Autophagy and protein aggregation as a mechanism of dopaminergic degeneration in a primary human dopaminergic neuronal model

Elvis Cuevas, Aida Guzman, Susan M. Burks, Alejandro Ramirez-Lee, Syed F. Ali, Syed Z. Imam

Research output: Contribution to journalArticlepeer-review


The pathophysiology underlying the loss of dopaminergic neurons in Parkinson's disease (PD) is unclear. A gap of knowledge in the molecular and cellular events leading to degeneration of the nigrostriatal DA system is a major barrier to the development of effective therapies for PD. 1-methyl-4-phenylpyridinium (MPP+) is used as a reliable in vitro model of PD in dopaminergic neurons; however, the molecular mechanisms that lead to cell death with this model are not fully understood. Additionally, there is a lack of translational in vitro models to fully understand progressive dopaminergic neurotoxicity. Here, we propose cultures of primary human dopaminergic neuronal precursor cells (HDNPCs) as a model to study progressive dopaminergic toxicity and neuronal damage in PD. We evaluated the concentration-response of MPP+ (0–10 mM) at 24 h, using cell viability and mitochondrial activity assays (LDH, XTT, Live/Dead staining, and MitoTracker). Based on concentration-response data, we chose two concentrations (1.0 and 2.5 mM) of MPP+ to evaluate markers of autophagy and dopaminergic status [tyrosine hydroxylase (TH)] after a 24-h exposure. Exposure to MPP+ induced cytotoxicity, reduced cell viability, and decreased mitochondrial activity. MPP+ at 1.0 and 2.5 mM also induced expression of lysosome-associated membrane protein 1 (LAMP-1) and increased the ratio of light chain 3 (LC3), LC3BII/LC3BI. The expression of TH also decreased. Furthermore, α-synuclein (α-SYN) and parkin were evaluated by immunofluorescence (IF) at 1.0 and 2.5 mM MPP+ after 24 h. A qualitative analysis revealed decreased parkin expression while α-SYN aggregation was observed in the cytoplasm and the nucleus. These data suggest that in HDNPCs MPP+ can cause cytotoxicity and neuronal damage. This damage may be mediated by autophagy, dopamine synthesis, and protein aggregation. The combination of HDNPCs and MPP+ may serve as valuable in vitro model of progressive dopaminergic neurotoxicity for research into potential treatments for PD.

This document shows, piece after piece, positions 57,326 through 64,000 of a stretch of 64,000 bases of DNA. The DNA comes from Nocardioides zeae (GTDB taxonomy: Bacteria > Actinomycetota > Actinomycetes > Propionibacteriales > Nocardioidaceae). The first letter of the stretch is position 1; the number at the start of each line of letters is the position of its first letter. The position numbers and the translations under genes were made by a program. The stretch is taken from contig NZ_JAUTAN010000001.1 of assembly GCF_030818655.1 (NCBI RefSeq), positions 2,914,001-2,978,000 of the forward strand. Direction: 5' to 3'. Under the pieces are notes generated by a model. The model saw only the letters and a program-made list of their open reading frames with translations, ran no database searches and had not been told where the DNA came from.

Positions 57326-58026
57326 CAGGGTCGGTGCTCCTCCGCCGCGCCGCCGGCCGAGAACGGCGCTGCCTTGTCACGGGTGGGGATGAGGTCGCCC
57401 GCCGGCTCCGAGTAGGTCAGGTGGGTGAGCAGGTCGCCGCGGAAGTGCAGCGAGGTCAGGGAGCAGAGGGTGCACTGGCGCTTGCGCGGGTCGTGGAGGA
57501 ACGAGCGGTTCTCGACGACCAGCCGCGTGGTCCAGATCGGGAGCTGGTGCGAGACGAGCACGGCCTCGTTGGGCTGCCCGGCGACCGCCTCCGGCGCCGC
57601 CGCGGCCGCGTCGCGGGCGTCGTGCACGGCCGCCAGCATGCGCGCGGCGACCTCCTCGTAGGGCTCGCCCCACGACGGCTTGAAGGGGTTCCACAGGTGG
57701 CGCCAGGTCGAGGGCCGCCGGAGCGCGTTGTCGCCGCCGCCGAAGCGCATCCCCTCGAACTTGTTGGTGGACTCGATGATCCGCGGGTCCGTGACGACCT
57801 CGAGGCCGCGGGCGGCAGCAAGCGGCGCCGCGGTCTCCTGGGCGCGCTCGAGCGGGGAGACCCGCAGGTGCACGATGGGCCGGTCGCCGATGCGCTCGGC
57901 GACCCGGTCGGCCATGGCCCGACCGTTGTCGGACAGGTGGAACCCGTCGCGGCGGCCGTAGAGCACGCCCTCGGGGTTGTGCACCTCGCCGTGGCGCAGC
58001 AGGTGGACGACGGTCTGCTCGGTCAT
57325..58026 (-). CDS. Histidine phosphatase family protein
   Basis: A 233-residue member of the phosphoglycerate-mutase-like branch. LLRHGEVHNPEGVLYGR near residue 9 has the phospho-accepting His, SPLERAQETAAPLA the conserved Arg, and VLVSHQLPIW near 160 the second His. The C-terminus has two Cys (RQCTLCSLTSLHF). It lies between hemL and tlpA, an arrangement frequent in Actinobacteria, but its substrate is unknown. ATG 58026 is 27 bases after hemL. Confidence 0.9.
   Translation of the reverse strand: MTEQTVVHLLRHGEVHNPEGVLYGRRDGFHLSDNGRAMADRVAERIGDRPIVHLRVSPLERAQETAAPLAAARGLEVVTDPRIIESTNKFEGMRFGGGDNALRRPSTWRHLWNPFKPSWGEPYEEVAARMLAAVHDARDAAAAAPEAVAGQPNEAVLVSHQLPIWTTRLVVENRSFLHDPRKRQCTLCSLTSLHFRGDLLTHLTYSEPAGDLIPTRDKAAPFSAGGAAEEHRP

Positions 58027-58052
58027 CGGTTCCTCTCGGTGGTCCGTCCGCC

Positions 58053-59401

Original languageEnglish (US)
Pages (from-to)806-813
Number of pages8
JournalToxicology Reports
StatePublished - Jan 2022
Externally publishedYes


  • Autophagy
  • In vitro model
  • MPP+
  • Parkinson's disease
  • Protein aggregation

ASJC Scopus subject areas

  • Toxicology
  • Health, Toxicology and Mutagenesis


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